Philo Taylor Farnsworth was an American inventor, best remembered for his contributions to the invention of the television. Farnsworth was born to a Mormon family in 1906 in his grandfather’s log cabin in the small town of Beaver, Utah. Farnsworth was a curious child with a thirst for knowledge. As a child he used to have long conversations with the repairman who came to his family’s farm to repair their generator. Soon, Farnsworth was able to fix the generator by himself. His favorite subject was the study of electricity and by the time he was in high school, he had converted many of the appliances in his family home to electric power. He also won $25 in a contest for designing a magnetic car lock. His father died when he was just 15 years of age, leaving him with the responsibility of caring for his mother and 4 younger siblings.
In high school, he was an excellent student of Chemistry and Physics. The idea of transmitting electronic images in waves came to him when he saw tracks left in the mud while tilling a field and wondered how electricity could be transmitted in a similar way. He shared his idea with his high school teacher by making elaborate diagrams on the school chalk board. His teacher strongly encouraged him and is credited by Farnsworth as being one of the encouraging and guiding forces in his life. After leaving school, Philo Farnsworth enrolled at Brigham Young University but had to leave prematurely due to financial constraints. At university, his request for enrolling in advanced classes and special permission to use the lab was denied, so he signed up for a correspondence course with the National Radio Institute to earn a certification as an electrician and radiotrician. He also briefly enrolled in the U.S. Navy and held a series of odd jobs including door to door salesman and lumberjack.
In 1926, he began to work on his idea to develop an electronic television in earnest. He persuaded some friends to back him financially and was able to develop a prototype by 1927, which he proceeded to demonstrate publicly. This demonstration was intriguing enough to attract more investors, and by 1930 he was able to patent the idea of an “all electric TV”. However, other scientists at the time were working on similar ideas including The Radio Corporation of America (RCA). They offered to purchase Farnsworth’s patent but he refused. This led to many patent battles which eventually ended up in Farnsworth’s favor when RCA was ordered by the court to pay $1 million in return for using his patented technology.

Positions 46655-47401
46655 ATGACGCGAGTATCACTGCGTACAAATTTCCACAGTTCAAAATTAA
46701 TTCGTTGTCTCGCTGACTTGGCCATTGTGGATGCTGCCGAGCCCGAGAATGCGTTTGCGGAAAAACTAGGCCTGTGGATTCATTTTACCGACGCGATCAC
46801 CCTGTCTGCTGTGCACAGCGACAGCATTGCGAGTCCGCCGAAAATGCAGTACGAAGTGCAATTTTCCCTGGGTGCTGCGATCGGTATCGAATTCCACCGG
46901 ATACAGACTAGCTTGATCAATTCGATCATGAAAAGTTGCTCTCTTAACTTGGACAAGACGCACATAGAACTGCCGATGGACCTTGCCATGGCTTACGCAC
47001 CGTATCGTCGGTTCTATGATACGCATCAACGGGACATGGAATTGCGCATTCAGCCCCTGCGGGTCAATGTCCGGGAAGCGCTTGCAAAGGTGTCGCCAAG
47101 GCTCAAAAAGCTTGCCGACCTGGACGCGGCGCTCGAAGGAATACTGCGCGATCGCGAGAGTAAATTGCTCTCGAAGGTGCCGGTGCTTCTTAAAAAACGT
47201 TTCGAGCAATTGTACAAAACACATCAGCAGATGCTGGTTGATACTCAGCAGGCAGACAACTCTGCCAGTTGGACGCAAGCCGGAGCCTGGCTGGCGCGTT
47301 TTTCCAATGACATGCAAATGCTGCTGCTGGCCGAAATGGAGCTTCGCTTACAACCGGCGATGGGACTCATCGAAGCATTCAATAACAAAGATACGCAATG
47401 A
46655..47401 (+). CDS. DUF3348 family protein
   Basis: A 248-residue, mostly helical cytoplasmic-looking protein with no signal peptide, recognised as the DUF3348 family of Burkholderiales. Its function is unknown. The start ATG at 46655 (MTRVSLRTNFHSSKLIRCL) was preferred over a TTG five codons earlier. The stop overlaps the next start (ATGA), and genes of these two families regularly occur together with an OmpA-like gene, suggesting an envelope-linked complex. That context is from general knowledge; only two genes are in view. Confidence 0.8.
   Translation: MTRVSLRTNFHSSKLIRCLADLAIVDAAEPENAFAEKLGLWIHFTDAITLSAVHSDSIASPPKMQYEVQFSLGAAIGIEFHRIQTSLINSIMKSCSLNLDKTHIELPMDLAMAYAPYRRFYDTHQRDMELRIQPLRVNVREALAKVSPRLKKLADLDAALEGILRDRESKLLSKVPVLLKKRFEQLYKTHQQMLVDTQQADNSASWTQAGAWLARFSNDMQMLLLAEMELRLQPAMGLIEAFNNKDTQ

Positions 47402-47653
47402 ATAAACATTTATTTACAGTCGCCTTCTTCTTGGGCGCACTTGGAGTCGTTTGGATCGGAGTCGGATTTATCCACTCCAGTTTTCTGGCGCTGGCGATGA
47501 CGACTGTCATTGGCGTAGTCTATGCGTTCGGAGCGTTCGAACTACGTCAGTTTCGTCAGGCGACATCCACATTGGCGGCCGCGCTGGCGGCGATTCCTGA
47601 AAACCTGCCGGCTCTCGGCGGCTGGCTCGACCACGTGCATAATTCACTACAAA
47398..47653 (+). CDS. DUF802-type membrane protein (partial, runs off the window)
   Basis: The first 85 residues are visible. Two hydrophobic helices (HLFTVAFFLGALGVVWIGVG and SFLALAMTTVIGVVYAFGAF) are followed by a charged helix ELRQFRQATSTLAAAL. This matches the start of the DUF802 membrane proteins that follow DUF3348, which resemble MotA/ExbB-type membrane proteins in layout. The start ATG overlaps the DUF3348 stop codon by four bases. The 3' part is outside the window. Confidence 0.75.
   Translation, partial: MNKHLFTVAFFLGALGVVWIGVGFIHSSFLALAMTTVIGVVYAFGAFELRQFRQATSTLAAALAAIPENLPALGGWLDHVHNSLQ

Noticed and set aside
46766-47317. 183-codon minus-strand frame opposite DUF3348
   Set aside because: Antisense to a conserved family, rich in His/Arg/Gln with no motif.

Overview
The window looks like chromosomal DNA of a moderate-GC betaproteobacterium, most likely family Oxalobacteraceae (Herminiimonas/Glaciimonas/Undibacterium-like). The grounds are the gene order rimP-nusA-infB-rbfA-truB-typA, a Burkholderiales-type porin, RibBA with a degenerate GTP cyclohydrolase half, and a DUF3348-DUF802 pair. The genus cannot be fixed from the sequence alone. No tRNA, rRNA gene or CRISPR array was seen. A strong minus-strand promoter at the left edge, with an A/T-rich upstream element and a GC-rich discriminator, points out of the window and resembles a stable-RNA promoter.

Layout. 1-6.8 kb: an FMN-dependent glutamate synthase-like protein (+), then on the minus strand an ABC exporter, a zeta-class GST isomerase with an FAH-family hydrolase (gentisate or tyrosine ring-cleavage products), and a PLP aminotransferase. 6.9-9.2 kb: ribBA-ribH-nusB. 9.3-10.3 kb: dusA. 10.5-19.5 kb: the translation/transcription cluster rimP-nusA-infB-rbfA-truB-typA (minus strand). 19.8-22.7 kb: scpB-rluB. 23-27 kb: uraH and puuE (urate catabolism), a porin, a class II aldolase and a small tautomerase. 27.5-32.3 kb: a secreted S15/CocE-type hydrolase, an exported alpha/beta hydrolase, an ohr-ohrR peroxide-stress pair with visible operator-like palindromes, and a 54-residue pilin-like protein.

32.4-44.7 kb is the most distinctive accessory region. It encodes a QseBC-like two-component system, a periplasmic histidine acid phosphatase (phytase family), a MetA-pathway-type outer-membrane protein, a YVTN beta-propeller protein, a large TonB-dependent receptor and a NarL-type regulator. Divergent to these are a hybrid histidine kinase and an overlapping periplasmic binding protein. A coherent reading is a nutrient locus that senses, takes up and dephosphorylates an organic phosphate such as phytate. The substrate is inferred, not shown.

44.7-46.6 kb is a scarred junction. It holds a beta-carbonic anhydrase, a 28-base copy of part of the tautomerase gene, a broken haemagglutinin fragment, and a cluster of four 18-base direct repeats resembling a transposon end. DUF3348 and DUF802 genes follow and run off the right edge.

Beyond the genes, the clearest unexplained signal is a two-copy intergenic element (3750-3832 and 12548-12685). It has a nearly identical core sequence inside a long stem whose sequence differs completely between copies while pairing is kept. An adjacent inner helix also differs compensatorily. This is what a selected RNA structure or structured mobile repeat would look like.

Other than inventing the first all electric television, Philo Farnsworth’s made several other contributions to science including the astronomical telescope, nuclear fusor, infrared night vision devices, the electron microscope and the baby incubator. He held a total of 300 U.S. and foreign patents in his life.
Philo Farnsworth was married to Elma Fransworth (nee Gardener) whom he was devoted to and had four sons with. His wife was involved in his work as well and drew all the technical sketches for his research and patent work. Farnsworth idealized television as a medium of spreading positive information and knowledge to households across America and all over the world, and was disillusioned with the type of content being shown. He also battled with depression for a long time and turned to alcohol in his later years. He died at the age of 71 due to pneumonia. He has received a number of posthumous awards and accolades including induction into the Broadcast Pioneers of Philadelphia Hall of Fame in 2006.